THE POLITICAL SITUATION IN HAITI
military coup that overthrew President Aristide on September
29, 1991, was immediately condemned by the Organization of American
States. The Permanent
Council held an urgent meeting on September 30, and voiced its most
energetic condemnation of the events and demanded that the
democratically elected President be restored to power.
6. In a
press release issued on October 1, 1991, the Inter-American Commission
on Human Rights added its voice to others, expressing grave concern
over the events in Haiti, which had caused so many deaths.
It pointed out that the coup in Haiti was a clear
violation of the political rights and other fundamental rights and
freedoms recognized in the American Convention on Human Rights.
of the seriousness of the events in Haiti, the Secretary General, in
exercise of the authority given to him through the "Santiago
Commitment", convened an Ad Hoc Meeting of Ministers of Foreign
Affairs, held in Washington on October 2, 1991.
It approved the resolution "Support to the Democratic
Government of Haiti" (MRE/RES. 1/91), wherein it resolved the
following: "To urge
the Inter-American Commission on Human Rights, in response to
President Jean-Bertrand Aristide's request, to take immediately all
measures within its competence to protect and defend human rights in
Haiti and to report thereon to the Permanent Council of the
Organization." Six days later, the Ad hoc Meeting of Ministers of Foreign
Affairs urged the member states of the OAS to freeze the assets of the
Haitian State and to level a trade embargo against Haiti. It created a Civilian Mission (OEA/DEMOC) to reestablish and
strengthen constitutional democracy in Haiti (MRE/RES.2/91).
On December 10, 1991, the Permanent Council of the OAS issued a
resolution titled "Program to support the promotion of democracy."
into consideration resolution MRE/RES.1/91 and the many complaints of
human rights violations, the Inter-American Commission conducted an
exploratory visit to Haiti on December 5 and 7, 1991.
The Chairman of the IACHR, Dr. Patrick Robinson, and its Vice
Chairman, Dr. Marco Tulio Bruni Celli, presented their findings to the
Permanent Council of the OAS on January 9, 1992,
pointing out that the human rights situation in Haiti was highly
volatile and extremely dangerous for a number of reasons:
a very grave institutional crisis had been created; the vast
majority of the Haitian people lived in desperately poor living
conditions; the public was politically polarized; violence was
routinely used to settle social differences, and there was no
tradition of democratic custom and practice.
They also said that such serious problems could only be
resolved by the Haitian citizens themselves, with the cooperation of
the international community.
the second week of December 1991, the OAS Civilian Mission, headed by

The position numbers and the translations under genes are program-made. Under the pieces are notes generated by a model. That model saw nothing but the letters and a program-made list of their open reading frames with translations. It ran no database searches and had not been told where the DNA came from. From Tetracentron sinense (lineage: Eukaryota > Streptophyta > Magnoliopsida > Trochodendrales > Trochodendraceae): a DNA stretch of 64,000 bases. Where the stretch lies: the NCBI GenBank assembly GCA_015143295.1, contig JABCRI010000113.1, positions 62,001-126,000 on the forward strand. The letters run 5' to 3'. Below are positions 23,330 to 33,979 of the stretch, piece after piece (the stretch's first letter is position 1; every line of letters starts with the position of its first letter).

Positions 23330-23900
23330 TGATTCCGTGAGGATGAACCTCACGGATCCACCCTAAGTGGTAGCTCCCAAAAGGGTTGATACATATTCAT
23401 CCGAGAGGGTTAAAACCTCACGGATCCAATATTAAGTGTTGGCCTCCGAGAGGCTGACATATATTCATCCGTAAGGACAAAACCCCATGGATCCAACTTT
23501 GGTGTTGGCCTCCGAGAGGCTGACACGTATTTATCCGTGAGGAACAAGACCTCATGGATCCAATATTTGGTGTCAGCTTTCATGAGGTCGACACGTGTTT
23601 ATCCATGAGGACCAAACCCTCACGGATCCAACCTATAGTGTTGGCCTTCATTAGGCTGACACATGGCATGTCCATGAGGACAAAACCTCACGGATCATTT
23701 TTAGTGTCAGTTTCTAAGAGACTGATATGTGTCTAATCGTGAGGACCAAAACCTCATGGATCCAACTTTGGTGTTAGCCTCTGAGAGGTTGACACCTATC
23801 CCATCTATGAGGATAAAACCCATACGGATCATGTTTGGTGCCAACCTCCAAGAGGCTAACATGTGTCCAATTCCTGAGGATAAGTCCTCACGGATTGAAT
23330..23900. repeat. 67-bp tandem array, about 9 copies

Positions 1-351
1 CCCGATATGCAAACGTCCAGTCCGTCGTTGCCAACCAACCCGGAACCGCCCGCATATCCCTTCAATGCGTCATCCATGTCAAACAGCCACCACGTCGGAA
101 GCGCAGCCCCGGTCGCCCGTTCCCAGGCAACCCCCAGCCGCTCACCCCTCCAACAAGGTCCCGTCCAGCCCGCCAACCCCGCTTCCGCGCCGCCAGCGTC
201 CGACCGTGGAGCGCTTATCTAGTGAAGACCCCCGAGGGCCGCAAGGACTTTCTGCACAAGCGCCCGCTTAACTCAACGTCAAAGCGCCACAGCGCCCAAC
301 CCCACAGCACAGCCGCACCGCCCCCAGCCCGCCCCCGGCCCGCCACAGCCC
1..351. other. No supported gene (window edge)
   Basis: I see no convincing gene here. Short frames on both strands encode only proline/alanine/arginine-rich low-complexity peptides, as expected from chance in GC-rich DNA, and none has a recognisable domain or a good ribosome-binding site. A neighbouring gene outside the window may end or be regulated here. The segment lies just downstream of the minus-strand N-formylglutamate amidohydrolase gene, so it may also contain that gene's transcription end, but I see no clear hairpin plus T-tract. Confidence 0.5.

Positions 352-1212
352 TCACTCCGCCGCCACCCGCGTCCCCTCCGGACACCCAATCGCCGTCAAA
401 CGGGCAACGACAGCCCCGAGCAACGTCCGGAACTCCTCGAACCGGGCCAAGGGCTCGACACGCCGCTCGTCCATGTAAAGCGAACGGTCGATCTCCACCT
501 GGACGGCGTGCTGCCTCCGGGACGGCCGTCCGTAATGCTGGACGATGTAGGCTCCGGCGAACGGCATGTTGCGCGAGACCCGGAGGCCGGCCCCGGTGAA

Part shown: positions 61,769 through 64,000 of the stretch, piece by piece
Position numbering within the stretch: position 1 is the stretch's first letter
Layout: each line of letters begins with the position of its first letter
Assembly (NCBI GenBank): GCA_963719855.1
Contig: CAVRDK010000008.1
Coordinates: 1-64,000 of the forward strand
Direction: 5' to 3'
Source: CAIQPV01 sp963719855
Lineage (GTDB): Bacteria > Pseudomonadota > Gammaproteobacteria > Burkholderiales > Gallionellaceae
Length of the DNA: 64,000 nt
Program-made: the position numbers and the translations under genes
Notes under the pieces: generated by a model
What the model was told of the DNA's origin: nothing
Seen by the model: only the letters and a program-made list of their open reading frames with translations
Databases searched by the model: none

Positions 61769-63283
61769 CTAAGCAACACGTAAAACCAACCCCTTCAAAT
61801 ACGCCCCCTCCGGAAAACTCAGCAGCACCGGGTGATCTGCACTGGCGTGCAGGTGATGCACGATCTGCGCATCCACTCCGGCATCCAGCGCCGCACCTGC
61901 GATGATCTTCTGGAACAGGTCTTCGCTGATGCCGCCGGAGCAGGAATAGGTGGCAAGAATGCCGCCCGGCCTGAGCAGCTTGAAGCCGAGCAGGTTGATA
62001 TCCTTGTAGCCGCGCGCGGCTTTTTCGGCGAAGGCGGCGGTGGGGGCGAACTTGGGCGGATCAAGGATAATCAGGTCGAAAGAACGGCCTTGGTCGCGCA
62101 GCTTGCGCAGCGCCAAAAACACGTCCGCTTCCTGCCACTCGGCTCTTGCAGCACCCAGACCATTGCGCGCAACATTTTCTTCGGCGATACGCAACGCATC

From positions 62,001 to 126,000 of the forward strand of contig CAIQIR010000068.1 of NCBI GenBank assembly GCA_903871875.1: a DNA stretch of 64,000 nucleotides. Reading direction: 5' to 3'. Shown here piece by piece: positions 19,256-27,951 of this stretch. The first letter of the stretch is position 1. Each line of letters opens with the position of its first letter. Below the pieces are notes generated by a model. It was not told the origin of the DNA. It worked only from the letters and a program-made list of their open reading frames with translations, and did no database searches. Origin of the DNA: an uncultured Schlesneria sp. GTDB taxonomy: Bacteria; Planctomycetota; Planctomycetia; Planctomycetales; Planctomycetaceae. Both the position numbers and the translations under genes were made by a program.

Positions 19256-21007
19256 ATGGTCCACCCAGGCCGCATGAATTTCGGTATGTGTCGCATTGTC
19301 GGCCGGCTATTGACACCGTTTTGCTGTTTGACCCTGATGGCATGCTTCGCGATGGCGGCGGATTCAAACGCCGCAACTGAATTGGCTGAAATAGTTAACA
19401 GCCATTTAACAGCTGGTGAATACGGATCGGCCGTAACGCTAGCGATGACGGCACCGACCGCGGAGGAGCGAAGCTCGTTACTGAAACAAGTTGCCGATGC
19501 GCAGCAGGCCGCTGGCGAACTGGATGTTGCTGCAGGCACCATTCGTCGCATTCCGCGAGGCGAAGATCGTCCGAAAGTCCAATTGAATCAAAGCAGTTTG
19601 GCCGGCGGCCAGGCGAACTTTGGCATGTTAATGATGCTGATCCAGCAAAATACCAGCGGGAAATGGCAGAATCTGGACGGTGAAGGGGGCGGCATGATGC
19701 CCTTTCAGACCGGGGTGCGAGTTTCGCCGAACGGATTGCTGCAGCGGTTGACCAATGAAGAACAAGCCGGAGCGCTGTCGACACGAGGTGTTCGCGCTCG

the former Minister of Foreign Affairs of Colombia, Mr. Augusto Ramírez
Ocampo, visited Haiti again, to resume the negotiations that had been
suspended since the Cartagena meeting. On that occasion, three names were mentioned as possible
candidates for Prime Minister: Mr.
Victor Benoit, Secretary General of the National Committee of the
Congress of Democratic Movements (KONAKOM) who had the support of
President Aristide; Mr. Marc Bazin, a former presidential candidate
and leader of the Movement to Establish Haitian Democracy (MIDH), and
Mr. René Théodore, Secretary General of the Haitian Communist Party
(PUCH), now called the National Reconstruction Movement (MRN).
Near the end of December, Mr. Théodore agreed to be a
consensus candidate and by mid-February the House of Deputies of Haiti
publicly announced its support for Mr. Théodore's appointment as
the climate was right to undertake negotiations, the Organization of
American States sponsored a meeting in Washington for the second week
of January 1992, a meeting that was not held because the negotiating
parties could not come to an agreement.
Later, the OAS sponsored a meeting on February 23 and 25, 1992,
to work out a compromise so that a political solution could be found
to the Haitian situation. Participating
in that meeting were the deposed President Aristide, who was
accompanied by Mr. Evans Paul, former mayor of Port-au-Prince, Mr. René
Théodore and a parliamentary delegation headed by the presidents of
the two houses of Parliament, Senator Déjean Bélizaire and Deputy
11. At the close of that
meeting, the negotiating parties signed the Protocol of Agreement of
Washington whereby they undertook to guarantee the civil freedoms and
to enable political parties and civilian organizations to function
freely in Haiti, in a context of respect for the Haitian Constitution.
12. The Protocol
acknowledged the need to ensure the return of President Jean-Bertrand
Aristide and to restore him to his functions in government; to prepare
and enact laws that would put into practice the institutions provided
for under the Constitution, such as the law on territorial communities,
the law on the separation of the police from the armed forces, and the
law governing the Citizens' Protection Bureau.
It was further agreed to foster, through laws and regulations,
enforcement of a policy of social peace and economic recovery.
13. It was also agreed
that President Aristide was to pledge to respect the instruments
presented or ratified by the Haitian Parliament and, in the event of a